Proteins IV: Primary, Secondary, Tertiary and Quaternary Structure

4. Proteins IV: Primary, Secondary, Tertiary and Quaternary Structure

How is progressing through higher order protein structures like crafting an essay? In this lesson, you'll explore everything from quaternary structures to denaturation as we show how the different structures are intertwined.

Structure and Function of Carbohydrates

5. Structure and Function of Carbohydrates

Carbohydrates are found in many foods that we eat and may be found as sugars, starches, or fiber. Learn more about these three distinct types of carbohydrates, and how they are distinguished through their chemical structures in this lesson.

Structure and Function of Lipids

6. Structure and Function of Lipids

Molecules called lipids have long hydrocarbon chains that determine the way they act. They can be fats, oils, or hormones, and even exist in our cell membranes. Learn more about the chemical structure and biological function of various lipids in this lesson.

DNA: Chemical Structure of Nucleic Acids & Phosphodiester Bonds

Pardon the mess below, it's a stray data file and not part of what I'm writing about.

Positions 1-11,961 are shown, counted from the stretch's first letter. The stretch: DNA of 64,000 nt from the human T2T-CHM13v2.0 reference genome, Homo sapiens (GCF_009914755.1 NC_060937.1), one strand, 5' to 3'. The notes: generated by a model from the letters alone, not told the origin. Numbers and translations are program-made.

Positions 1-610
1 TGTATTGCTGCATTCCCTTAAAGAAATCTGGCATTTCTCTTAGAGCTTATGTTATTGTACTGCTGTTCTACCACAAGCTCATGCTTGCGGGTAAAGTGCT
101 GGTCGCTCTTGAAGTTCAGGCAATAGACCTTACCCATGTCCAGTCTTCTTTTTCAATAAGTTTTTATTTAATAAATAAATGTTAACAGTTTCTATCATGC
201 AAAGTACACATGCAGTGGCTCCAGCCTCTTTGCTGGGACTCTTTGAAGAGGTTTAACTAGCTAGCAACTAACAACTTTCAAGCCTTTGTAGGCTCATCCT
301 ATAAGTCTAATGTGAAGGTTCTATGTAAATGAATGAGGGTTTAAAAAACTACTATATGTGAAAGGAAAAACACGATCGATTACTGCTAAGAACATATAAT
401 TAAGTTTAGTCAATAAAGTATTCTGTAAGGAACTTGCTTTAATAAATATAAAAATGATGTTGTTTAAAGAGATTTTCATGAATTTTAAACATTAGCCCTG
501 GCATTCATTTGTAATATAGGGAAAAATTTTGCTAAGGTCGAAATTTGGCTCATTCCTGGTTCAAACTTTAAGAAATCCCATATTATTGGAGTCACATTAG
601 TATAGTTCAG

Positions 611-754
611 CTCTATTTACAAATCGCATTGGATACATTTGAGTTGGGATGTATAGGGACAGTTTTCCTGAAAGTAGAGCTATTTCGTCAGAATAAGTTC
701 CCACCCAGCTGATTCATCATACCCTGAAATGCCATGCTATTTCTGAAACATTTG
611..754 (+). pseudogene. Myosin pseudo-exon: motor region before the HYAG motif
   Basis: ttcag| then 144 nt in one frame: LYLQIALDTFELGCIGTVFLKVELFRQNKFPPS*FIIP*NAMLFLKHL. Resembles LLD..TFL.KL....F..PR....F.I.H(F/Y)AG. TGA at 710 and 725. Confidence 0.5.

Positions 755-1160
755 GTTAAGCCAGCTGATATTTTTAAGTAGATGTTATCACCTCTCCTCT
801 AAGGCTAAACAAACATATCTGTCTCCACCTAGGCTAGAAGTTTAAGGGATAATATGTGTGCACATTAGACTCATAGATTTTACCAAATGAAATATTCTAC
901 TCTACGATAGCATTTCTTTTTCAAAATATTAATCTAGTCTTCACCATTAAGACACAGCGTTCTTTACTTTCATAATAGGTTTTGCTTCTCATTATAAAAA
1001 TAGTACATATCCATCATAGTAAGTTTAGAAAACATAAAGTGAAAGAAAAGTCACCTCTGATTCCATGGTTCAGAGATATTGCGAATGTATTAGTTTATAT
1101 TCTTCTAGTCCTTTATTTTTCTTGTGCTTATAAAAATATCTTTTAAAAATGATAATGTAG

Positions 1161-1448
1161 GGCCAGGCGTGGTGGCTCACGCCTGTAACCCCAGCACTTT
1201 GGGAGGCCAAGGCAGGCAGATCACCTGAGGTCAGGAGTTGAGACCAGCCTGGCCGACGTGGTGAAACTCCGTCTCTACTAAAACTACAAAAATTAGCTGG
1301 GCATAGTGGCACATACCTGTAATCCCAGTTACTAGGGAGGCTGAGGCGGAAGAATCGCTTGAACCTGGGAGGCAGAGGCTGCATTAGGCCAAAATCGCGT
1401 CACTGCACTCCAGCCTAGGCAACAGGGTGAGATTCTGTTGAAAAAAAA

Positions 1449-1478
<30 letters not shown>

7. DNA: Chemical Structure of Nucleic Acids & Phosphodiester Bonds

In this lesson, you'll discover what nucleotides look like and how they come together to form polynucleotides. We'll also explore nucleic acids and focus on DNA in particular.

DNA: Adenine, Guanine, Cytosine, Thymine & Complementary Base Pairing

8. DNA: Adenine, Guanine, Cytosine, Thymine & Complementary Base Pairing

Learn the language of nucleotides as we look at the nitrogenous bases adenine, guanine, cytosine and thymine. Armed with this knowledge, you'll also see why DNA strands must run in opposite directions.

DNA: Discovery, Facts, Structure & Function in Heredity

9. DNA: Discovery, Facts, Structure & Function in Heredity

This lesson will help you to navigate the twists and turns of DNA's structure. We'll also clue you in on the amazing discoveries that put this nucleic acid in the limelight as the molecule of heredity.

Anabolism and Catabolism: Definitions & Examples

10. Anabolism and Catabolism: Definitions & Examples

Metabolism breaks down large molecules like food into usable energy. This energy drives bodily processes critical to survival. In this video lesson, you will learn about the two forms of metabolism that break down and build up molecules and see examples of each.